Today was the second day of a 2 day general strike in Guinea in response to the massacre of 157 protestors by government security forces on 28th September.
Mining operations in Guinea, the world’s largest exporter of bauxite (the ore used to make aluminum), came to a standstill. A company official at Guinea Bauxite Company – a massive joint venture between Mining giants Rio Tinto of Australia/UK and Alcoa of the US – which accounts for over 60% of Guinea’s bauxite exports said:-
They managed to stop CBG activities. We can do no more than assure a minimum service level of the train and the port
UC Rusal of Russia which controls the remaining 40% of bauxite exports said it’s operations had been cut to the bone
There is still the blockade at Friguia. People are not coming to work,” the executive said. “Only the workers needed to provide minimum service to prevent a complete shutdown of the plant are present
Attorney Thierno Balde, president of the Research Institute on Democracy and Rule of Law in Guinea noted that
The strike has been organized by the union in both the private and the public sector. They are asking the population to stay home and not go to work to pray for the people who have been killed on the 28th of September
He also says that youth groups are calling for a five day hunger strike aimed at encouraging an agreement between all parties to resolve Guinea’s crisis
The Guinea contact group, made up of members of the African union, European Union, United Nations and others issued a statement calling for sanctions against the military leadership and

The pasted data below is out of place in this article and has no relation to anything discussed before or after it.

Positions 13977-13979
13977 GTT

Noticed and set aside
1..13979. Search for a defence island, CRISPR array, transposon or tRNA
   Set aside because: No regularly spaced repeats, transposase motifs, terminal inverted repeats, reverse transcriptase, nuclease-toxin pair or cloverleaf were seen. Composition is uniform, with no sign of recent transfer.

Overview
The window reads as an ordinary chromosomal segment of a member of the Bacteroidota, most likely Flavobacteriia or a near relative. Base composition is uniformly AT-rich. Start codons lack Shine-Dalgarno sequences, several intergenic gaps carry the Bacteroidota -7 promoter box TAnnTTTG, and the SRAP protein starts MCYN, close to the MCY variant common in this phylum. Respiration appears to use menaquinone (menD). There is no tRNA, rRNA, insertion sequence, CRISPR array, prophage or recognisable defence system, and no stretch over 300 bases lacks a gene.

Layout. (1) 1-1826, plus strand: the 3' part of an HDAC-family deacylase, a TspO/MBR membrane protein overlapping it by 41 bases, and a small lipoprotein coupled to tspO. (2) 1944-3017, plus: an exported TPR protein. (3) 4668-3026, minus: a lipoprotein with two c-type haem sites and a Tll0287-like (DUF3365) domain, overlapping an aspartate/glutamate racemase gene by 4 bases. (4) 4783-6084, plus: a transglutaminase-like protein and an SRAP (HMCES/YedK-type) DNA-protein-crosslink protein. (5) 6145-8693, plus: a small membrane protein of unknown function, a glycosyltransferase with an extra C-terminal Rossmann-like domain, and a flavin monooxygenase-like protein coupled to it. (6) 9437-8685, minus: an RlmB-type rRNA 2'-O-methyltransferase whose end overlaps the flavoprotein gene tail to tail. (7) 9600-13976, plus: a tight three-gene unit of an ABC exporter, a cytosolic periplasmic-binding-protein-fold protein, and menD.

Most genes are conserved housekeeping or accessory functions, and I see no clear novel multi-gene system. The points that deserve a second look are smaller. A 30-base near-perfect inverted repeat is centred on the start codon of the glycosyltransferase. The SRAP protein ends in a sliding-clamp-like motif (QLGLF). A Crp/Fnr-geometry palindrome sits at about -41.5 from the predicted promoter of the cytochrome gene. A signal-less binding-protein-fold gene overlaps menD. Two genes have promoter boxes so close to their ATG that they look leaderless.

Strongly condemns the brutal acts, rapes and the massacre perpetrated by armed troops under the authority of the [junta] against women and unarmed civilians
The executive secretary of the Economic Community Of West African States, told the contact group that Guinea was
characterised by arbitrary and irresponsible use of state power by the military to repress the population
On Monday, the first day of the strike, details emerged of a massive $7bn investment package by China currently being negotiated with the military regime – covering infrastructure and mining investments and the right to prospect for crude oil in a region that’s fast becoming a new oil frontier.
While the total value of the overall package at US$ 7bn may not seem much in a time when hundreds of billions are chucked around without the bat of an eyelid, given that the annual GDP of Guinea amounts to no more than US$ 4.5bn, the investment represents over 150% of the country’s annual GDP. To put that into perspective if an equivalent deal was to happen in the UK it would involve an investment of over 4 trillion dollars.
The chinese deal will also set up Guinea as a microcosm of a contemporary version of the late 19th/early 20th century scramble for Africa, pitching chinese interests directly against those of the west at a time of growing competition for resources across the continent.
So there we have it – in a country abundant in natural resources where Islam is demographically, socially, and culturally dominant we have massacres of unarmed democracy activists, mass rapes, opposition figures beaten, victimised, detained in custody or forced to flee the country, general strikes by workers bringing the country to a standstill, kids going on hunger strike to force a settlement, and a resource driven imperialism pitting US, Russian and Chinese interests against each other – but hardly a jot of interest from the usually starry eyed forever exotic hunting islam chasing cobweb left nor much visible interest from the so called UK blogosphere for whom if this was Iran, Palestine or elsewhere in the middle east there would have been an absolute saturation of words lavished on the situation – clearly the Guinean is the wrong type of vibrant.